Firstly you need to crawl your site and look for files that are too big. You can do this with one of my favourite tools called Screaming Frog. (This is free up to 500 URLs).
Download the free version of Screaming Frog and make sure you select “check images” and the mode is on “spider”
Once that is done simply enter your website URL and click start. Once the crawl is finished you can will be able to see all the images that Google can crawl on your site. Scroll along to image size and order by biggest size. If you have some large image files that you think you can reduce in size and compress get it sorted!
There are loads of free tools you can use to edit images and compress image files. The two I use are:
7. Checking broken pages
It’s important to keep a check on pages that were once live and now are not. Pages that break (or 404) can occur for many reasons like accidental deletion or URL change. Although having 404 pages aren’t in themselves a ranking factor the pages could still be indexed, generating traffic and may have inbound links. If you lose these pages you lose the traffic and any value the link was passing to your website. Therefore it’s always best practice to review your broken pages and redirect to a relevant page.
To identify broken pages you will need to log on to your Google Search Console (mentioned above) and navigate to Crawl > Crawl Errors > “Not Found” tab. Here you will see a list of all the pages that Google has crawled which are providing a server response of 404.
You can then highlight all of these pages and download them to a file. There are tools you can use to further qualify all these URLs to see if they are worth redirecting but at this stage we just want to perform a SEO health check and not a full in depth audit. Therefore do a visual check of all the URL’s and check if you see any URL’s that really should be working. Make a list and speak to your web developer or if you have access update your redirect list.
8. Checking IP location
Although many websites use servers in foreign locations there is still many that believe the location of your server can have an effect on your local search visibility. So if your website is hosted in Germany, Google is more likely to think that your website is more useful to German users then York in England for example. It’s not going to be a game changer if your site is hosted elsewhere as Google takes into account many other variables like your TLD (.co.uk) or which territory you may have specified as being most relevant in Search Console.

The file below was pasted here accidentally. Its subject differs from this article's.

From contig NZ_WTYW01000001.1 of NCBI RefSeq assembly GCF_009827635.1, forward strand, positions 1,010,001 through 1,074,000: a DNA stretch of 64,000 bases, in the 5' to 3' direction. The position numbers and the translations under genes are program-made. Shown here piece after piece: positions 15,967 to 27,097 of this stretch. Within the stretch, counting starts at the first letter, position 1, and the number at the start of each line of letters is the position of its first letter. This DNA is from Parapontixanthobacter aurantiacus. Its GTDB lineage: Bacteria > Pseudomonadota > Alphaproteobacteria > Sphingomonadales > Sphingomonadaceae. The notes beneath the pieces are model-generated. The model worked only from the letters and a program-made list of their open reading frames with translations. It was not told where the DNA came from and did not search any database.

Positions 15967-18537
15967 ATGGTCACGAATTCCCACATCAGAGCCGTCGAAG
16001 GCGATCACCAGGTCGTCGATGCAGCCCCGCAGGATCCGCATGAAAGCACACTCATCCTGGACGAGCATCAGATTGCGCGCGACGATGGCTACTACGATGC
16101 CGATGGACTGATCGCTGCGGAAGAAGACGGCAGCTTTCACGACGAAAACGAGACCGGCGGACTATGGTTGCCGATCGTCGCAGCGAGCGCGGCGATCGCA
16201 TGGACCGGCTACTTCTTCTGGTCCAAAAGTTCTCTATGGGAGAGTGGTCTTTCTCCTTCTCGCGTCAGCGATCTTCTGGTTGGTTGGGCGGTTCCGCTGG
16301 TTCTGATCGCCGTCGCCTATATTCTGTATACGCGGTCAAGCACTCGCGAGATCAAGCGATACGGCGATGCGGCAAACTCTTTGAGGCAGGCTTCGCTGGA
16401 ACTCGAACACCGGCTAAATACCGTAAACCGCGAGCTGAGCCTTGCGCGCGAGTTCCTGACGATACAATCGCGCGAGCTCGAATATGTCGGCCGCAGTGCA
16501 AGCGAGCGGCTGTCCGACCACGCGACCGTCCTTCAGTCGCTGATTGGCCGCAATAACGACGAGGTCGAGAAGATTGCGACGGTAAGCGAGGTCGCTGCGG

The main thing is that your website is hosted in a way that gives your users fast access to it. A way to do that is to make sure it’s hosted locally (Google FAQ).
You can check the location of your IP by going to a website that does this automatically for example: IP Location
9. HTTP Vs HTTPS
If you see a HTTPS before your domain name that means your website uses SSL to move data. In other words the data is encrypted and more secure than HTTP. As this provides more security for the user Google is more likely to promote a site that use HTTPS above one that use HTTP. If your website doesn’t use HTTPS dont panic. It may be that there’s no business case for your website to change over to HTTPS. The acid test is to ask yourself “if I was a customer coming to my website would I want any data I entered encrypted and secure?”.
Google certainly thinks so and because of this HTTPS is fast becoming an expectation of many websites and some browsers even warn users if the site they are entering are not on HTTPS.
Robots.txt is a file that acts as a map for Google and other bots. It tell Google how to crawl your website and what pages to crawl and what pages not to crawl. Google ideally wants to access everything so it can choose what is and isn’t relevant but you may choose that certain areas of your site should be off limits to Google e.g. client login pages. By adding a snippet of code to this file you can tell Google not to crawl this area.
In the below example Hallam Internet is requesting any URLs starting /events-calendar/ to not be crawled.
This file is important! Essentially, what you are doing in this file is allowing or restricting access to the pages on your website. It is easy to accidentally write a snippet of code which tells Google not to crawl the entire site (we have seen this before).
If you have a robots.txt file it should be located on the root of your domain for example “www.example.com/robots.txt“. You can easily check this file by going to Search Console > Crawl > “robots.txt Tester”.
This will show you if there is a robots.txt file and if there are any suggestions for improvements. If you are in doubt as to whether a page is accessible you will also be able to type in the URL to see if it blocked or not.
So there you go, some quick and free ways that you can check some of the important SEO factors for your website – a cheap and cheerful website SEO health check!